Just days after we published an article in which Queensland Police waived an erroneous fine for a “void” motorcycle helmet sticker, a second similar incorrect infringement has surfaced.
And it seems one of the chiefs of the Road Policing Command is so out of touch with the Australian and Queensland Road Rules and Standards he even thinks European-approved helmets can’t be sold legally in Queensland stores.
In the first instance of an incorrect helmet fine, a rider had an external sticker showing “VOID” from sun exposure and an internal certification label affected by wear and sweat.
Neither the Australian Road Rules nor the Australian Standards make any reference to an age limit for motorcycle helmets.
Police admitted their error and said it was an “isolated incident” and “the officer has been given guidance regarding the matter”.
However, that is not the case and police are issuing incorrect fines because they apparently don’t know the relevant road rules and helmet standards.
In the second incident, Robbie Graham copped a fine for a non-compliant helmet even though it had a proper Australian compliance sticker on the outside although the interior label had disappeared with normal wear and tear.
Guy says riders only need one form of certification “mark” on their helmet, either the external sticker or internal label, not both.
He says there is no reference in the road rules nor standard to helmets being non-compliant because of the wear and tear to the certification sticker or label.
The Queensland Department of Transport also notes that “either” a sticker or label is all that is legally required.
Fight against incorrect fine
Robbie has vowed to fight the $400/three-demerit-point fine and has written to the Police Commissioner and Department.
We also contacted Police HQ to ask why this has occurred, how they would ensure proper education of their officers and whether they would waive the incorrect fine.
Their insufficient reply did not answer any of our questions.
Instead, police referred us to the officer in charge and said “personal correspondence has been provided to the relevant party regarding this matter”.
That “personal correspondence” consisted of a phone message left for Robbie by an officer from the Organised Crime Gangs Maxima Road Policing Unit.
The message suggested Robbie had “two options — you can pay the fine or go to court”.
We contacted the phone number supplied and spoke with the Officer in Charge of the unit, Sgt Cameron Wilson.
The Sgt agrees that riders only need either the sticker or label as stated on the Department of Transport website and admitted by police in waiving Ian’s fine.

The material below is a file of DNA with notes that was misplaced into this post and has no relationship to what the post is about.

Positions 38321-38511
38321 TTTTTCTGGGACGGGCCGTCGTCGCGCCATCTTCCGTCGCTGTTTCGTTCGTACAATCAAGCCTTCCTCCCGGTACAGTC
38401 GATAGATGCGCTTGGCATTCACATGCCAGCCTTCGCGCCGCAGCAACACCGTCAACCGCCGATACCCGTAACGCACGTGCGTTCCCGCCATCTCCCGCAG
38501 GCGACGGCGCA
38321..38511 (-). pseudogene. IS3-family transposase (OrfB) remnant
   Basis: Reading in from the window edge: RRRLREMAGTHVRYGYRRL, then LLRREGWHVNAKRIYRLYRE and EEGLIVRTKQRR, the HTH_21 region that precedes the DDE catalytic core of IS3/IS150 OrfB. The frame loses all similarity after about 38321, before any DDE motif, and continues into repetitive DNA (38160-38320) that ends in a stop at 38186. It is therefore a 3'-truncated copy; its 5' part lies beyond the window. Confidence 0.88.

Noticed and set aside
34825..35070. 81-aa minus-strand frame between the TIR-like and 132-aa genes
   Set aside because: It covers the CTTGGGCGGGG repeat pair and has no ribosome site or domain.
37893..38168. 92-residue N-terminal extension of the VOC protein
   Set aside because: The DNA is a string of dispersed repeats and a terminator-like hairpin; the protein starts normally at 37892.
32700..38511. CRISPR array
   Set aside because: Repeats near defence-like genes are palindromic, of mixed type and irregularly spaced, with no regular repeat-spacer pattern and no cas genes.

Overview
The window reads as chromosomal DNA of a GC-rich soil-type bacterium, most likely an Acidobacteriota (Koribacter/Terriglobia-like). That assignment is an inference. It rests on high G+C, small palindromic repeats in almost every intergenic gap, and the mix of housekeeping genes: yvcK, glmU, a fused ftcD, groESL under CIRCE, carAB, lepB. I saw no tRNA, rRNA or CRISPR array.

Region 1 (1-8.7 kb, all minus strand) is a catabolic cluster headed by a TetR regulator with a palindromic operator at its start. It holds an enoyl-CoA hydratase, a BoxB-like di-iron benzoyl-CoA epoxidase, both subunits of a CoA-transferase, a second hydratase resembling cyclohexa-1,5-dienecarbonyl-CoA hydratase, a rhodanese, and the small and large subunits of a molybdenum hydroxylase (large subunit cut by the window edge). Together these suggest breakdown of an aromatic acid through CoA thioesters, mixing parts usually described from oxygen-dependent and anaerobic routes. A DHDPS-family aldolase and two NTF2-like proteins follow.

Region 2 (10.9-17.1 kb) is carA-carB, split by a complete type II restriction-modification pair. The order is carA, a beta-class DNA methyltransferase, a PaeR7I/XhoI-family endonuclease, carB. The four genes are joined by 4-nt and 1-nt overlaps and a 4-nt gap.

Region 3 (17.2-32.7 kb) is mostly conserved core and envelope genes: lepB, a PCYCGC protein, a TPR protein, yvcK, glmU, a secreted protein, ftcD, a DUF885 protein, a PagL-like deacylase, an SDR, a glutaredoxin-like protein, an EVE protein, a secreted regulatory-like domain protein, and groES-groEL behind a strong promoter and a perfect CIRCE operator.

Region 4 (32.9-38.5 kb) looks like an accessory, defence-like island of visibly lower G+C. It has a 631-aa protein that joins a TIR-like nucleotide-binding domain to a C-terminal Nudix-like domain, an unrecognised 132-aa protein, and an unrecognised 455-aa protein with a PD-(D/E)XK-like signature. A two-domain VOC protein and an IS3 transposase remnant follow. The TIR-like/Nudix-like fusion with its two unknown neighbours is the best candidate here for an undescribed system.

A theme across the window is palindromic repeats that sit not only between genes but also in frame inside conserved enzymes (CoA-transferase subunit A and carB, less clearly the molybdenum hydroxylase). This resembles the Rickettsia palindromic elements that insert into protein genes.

However, he says if the helmet only has the sticker, it needs to have all the information that is on the internal label as well as a date of manufacture.
Guy points out that there has never been any external sticker with all that information and the date of manufacture is superfluous because there is no expiry date requirement for helmets.
Not only was his interpretation of the rules askew, but he didn’t even know that European-approved helmets could legally be sold in shops.
We asked Police HQ what training police received on helmet rules.
They replied: “Although there is no specific formal training package regarding motor cycle helmets, all officers are trained in statutory interpretation to enable them to enforce the law.”
Guy says the term “trained in statutory interpretation” sounds like something the Red Queen from Alice in Wonderland would say.
“Perhaps this Sergeant needs to take advice from a hookah-smoking caterpillar before he goes crimson with rage and demands “Off with his head!” before going off to play croquet using flamingos for sticks,” he says.
“We really are in some childish alternate reality with this stuff.”
While police continue to incorrectly issue helmet fines, riders are left with the two options of paying a fine for an offence they did not commit or waste the court’s time and their time with the expense of a court hearing.
“They shouldn’t be issuing incorrect fines to people in the first place,” Robbie says.
“This doesn’t show ethics or integrity. It’s just wrong.
“You have to stand up for everyone else not just yourself.”
We contacted the Police Minister who has now asked the police to investigate the matter.
Police have now advised:
The Superintendent, Operations Commander will review and provide general advice to all Road Policing Officers in relation to legislation and policy for motorcycle helmet compliance.
We are not sure what that internal “review” will find nor whether police will communicate the result of their review to the general public.
We will follow the progress of Robbie’s fine challenge.